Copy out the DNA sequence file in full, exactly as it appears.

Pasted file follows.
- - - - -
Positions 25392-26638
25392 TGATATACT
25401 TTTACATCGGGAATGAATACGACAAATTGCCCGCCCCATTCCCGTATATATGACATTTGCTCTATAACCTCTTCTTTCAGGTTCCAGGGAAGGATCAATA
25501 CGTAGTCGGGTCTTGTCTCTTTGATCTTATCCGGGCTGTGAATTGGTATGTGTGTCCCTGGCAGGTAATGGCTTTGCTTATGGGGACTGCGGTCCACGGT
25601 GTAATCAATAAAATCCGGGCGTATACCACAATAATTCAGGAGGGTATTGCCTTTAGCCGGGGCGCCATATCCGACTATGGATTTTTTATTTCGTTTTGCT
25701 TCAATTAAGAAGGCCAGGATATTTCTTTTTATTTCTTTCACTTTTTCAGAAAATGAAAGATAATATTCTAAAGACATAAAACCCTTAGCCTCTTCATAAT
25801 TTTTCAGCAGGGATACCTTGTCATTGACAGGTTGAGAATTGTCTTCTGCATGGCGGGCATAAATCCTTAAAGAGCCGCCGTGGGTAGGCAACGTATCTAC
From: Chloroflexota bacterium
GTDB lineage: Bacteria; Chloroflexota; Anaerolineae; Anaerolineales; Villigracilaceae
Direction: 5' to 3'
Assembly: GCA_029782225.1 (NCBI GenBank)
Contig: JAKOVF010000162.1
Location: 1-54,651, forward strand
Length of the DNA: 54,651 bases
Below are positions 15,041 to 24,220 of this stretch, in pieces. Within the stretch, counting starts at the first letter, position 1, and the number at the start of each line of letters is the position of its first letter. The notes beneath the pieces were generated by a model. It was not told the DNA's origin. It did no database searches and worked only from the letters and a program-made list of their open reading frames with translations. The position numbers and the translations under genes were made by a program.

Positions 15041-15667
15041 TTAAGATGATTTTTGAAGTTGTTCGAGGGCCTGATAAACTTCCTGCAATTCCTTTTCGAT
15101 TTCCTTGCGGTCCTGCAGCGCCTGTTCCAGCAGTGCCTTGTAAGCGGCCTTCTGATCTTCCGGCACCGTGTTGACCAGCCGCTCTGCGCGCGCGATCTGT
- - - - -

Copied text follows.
Positions 25392-26638
25392 TGATATACT
25401 TTTACATCGGGAATGAATACGACAAATTGCCCGCCCCATTCCCGTATATATGACATTTGCTCTATAACCTCTTCTTTCAGGTTCCAGGGAAGGATCAATA
25501 CGTAGTCGGGTCTTGTCTCTTTGATCTTATCCGGGCTGTGAATTGGTATGTGTGTCCCTGGCAGGTAATGGCTTTGCTTATGGGGACTGCGGTCCACGGT
25601 GTAATCAATAAAATCCGGGCGTATACCACAATAATTCAGGAGGGTATTGCCTTTAGCCGGGGCGCCATATCCGACTATGGATTTTTTATTTCGTTTTGCT
25701 TCAATTAAGAAGGCCAGGATATTTCTTTTTATTTCTTTCACTTTTTCAGAAAATGAAAGATAATATTCTAAAGACATAAAACCCTTAGCCTCTTCATAAT
25801 TTTTCAGCAGGGATACCTTGTCATTGACAGGTTGAGAATTGTCTTCTGCATGGCGGGCATAAATCCTTAAAGAGCCGCCGTGGGTAGGCAACGTATCTAC
From: Chloroflexota bacterium
GTDB lineage: Bacteria; Chloroflexota; Anaerolineae; Anaerolineales; Villigracilaceae
Direction: 5' to 3'
Assembly: GCA_029782225.1 (NCBI GenBank)
Contig: JAKOVF010000162.1
Location: 1-54,651, forward strand
Length of the DNA: 54,651 bases
Below are positions 15,041 to 24,220 of this stretch, in pieces. Within the stretch, counting starts at the first letter, position 1, and the number at the start of each line of letters is the position of its first letter. The notes beneath the pieces were generated by a model. It was not told the DNA's origin. It did no database searches and worked only from the letters and a program-made list of their open reading frames with translations. The position numbers and the translations under genes were made by a program.

Positions 15041-15667
15041 TTAAGATGATTTTTGAAGTTGTTCGAGGGCCTGATAAACTTCCTGCAATTCCTTTTCGAT
15101 TTCCTTGCGGTCCTGCAGCGCCTGTTCCAGCAGTGCCTTGTAAGCGGCCTTCTGATCTTCCGGCACCGTGTTGACCAGCCGCTCTGCGCGCGCGATCTGT